22 Feb Tech Still Doesn’t Take Discrimination Seriously
The tech industry isn’t big on dress codes, employee handbooks, or rules. The Silicon Valley management philosophy is simple: Hire talented coders, give them tools to do their jobs, and get out of their way. The best coders should be rewarded, and those who just can’t hack it should be let go.
The problem is that, all too often, workplace problems boil down to more than just code. Yesterday widely respected programmer Susan J. Fowler revealed in a blog post that she quit her job at the transportation company Uber last year after facing sexual harassment, discrimination, and, perhaps most worryingly, a corporate culture that let all that harassment and discrimination slide.
One of the most striking things about the allegations is how unsurprising they are. Uber has always had a cavalier attitude about rules and regulations, so it’s easy to imagine that attitude extending to sexual harassment and employment laws in general. But the issue goes far beyond Uber. Stories like Fowler’s are common in the tech industry, which has never quite gotten a handle on how to hold employees accountable for anything other than “performance.”
Fowler, a frequent speaker at conferences and author of the book Production-Ready Microservices, claims that shortly after she joined Uber, her manager propositioned her. She reported him to Human Resources, she writes, but was told that because it was the manager’s first offense, no action would be taken. She had the choice between staying on his team, where she was allegedly told that she might receive a poor performance review in retaliation, or transfer to another team. She chose to transfer.
Fowler writes that she later found out it was not this manager’s first offense at all, and that although he eventually left the company, he wasn’t disciplined—even after more women had reported him for sexual harassment.
That was just the beginning. Fowler describes a dysfunctional, Game of Thrones-esque company culture, with management admitting that she was given a bad performance review for non-work related reasons, and, ultimately, a manager threatening to fire her if she continued reporting discrimination to the HR department. A common refrain, each time she complained to HR about a harasser, was that the person in question was a “high performer.”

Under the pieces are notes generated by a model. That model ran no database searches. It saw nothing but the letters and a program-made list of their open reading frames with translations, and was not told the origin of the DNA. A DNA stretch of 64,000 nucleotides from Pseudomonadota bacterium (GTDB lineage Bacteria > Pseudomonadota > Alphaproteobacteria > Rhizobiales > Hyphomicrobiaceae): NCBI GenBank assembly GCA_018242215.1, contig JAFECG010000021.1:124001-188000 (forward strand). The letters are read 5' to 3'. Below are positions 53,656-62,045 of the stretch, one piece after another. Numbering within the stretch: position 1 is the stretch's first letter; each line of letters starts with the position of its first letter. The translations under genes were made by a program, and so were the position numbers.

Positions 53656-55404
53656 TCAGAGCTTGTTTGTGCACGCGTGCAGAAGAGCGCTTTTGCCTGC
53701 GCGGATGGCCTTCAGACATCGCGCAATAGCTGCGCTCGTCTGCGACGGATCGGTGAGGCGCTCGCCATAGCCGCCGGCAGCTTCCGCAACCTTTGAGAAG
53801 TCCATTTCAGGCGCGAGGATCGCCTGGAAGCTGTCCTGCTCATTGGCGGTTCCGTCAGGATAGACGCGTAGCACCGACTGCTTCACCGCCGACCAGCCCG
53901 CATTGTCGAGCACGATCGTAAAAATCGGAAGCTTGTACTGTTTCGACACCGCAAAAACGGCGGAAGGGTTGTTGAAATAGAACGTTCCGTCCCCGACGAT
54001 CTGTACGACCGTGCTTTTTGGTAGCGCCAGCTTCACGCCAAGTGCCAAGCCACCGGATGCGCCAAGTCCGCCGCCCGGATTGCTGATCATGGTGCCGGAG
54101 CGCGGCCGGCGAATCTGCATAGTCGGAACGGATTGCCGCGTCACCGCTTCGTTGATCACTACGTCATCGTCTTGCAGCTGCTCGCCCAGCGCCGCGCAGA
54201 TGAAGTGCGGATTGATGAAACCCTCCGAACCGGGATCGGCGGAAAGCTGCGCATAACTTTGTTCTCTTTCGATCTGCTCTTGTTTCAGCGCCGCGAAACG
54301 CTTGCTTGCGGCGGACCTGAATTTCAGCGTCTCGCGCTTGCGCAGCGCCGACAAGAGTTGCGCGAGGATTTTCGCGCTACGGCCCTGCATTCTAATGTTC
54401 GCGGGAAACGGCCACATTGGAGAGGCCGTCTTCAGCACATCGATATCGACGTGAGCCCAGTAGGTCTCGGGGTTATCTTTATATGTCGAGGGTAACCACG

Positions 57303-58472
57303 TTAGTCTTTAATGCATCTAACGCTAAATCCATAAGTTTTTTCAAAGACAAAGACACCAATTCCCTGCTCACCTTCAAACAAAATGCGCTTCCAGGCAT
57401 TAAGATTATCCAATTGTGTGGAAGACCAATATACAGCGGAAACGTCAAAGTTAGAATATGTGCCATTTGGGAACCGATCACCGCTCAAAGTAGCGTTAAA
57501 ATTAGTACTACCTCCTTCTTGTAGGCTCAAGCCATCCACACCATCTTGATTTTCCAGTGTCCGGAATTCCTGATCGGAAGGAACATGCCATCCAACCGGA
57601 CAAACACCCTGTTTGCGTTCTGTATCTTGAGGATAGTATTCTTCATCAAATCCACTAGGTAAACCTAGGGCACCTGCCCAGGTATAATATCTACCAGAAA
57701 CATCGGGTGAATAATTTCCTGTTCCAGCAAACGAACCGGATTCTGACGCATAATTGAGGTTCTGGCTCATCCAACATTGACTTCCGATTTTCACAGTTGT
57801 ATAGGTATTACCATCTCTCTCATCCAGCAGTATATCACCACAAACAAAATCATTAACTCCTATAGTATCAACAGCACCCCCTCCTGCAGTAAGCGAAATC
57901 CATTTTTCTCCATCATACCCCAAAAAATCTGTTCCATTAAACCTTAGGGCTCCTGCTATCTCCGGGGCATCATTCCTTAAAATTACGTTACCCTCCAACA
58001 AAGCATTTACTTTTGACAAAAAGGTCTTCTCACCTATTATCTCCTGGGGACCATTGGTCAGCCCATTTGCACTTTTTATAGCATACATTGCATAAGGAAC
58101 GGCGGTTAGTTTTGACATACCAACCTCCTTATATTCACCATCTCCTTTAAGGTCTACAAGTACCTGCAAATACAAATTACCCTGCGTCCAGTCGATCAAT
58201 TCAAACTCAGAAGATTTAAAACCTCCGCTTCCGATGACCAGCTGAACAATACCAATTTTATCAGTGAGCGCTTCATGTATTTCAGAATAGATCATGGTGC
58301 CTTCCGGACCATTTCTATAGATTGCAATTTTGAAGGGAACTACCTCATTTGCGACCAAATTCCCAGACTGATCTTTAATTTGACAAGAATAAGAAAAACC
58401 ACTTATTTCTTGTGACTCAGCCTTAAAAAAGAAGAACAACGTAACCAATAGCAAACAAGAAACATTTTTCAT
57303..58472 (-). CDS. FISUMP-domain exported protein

Uber is bringing in former attorney general Eric Holder and his colleague at the law firm Covington & Burling, Tammy Albarrán, to investigate the issues Fowler raised as well as diversity issues in general, according to a memo that CEO Travis Kalanick sent to employees today. Media mogul and Uber board member Arianna Huffington, the company’s new chief human resources officer Liane Hornsey, and its general counsel Angela Padilla will join them in the investigation. “I believe in creating a workplace where a deep sense of justice underpins everything we do,” Kalanick wrote in the memo.
Uber has a troubled history on gender relations. In 2014, Kalanick told GQ that he called the company “Boob-er” because it has made him more attractive to women. That same year, the company ran an ad in France promising to pair customers with “hot chick” drivers. When journalist Sarah Lacy suggested that this sort of sexism was a problem, Uber senior vice president Emil Michael suggested digging up dirt on her to ruin her reputation, according to BuzzFeed. Kalanick tweeted that Michael’s comments didn’t represent Uber’s views, but Michael kept his job.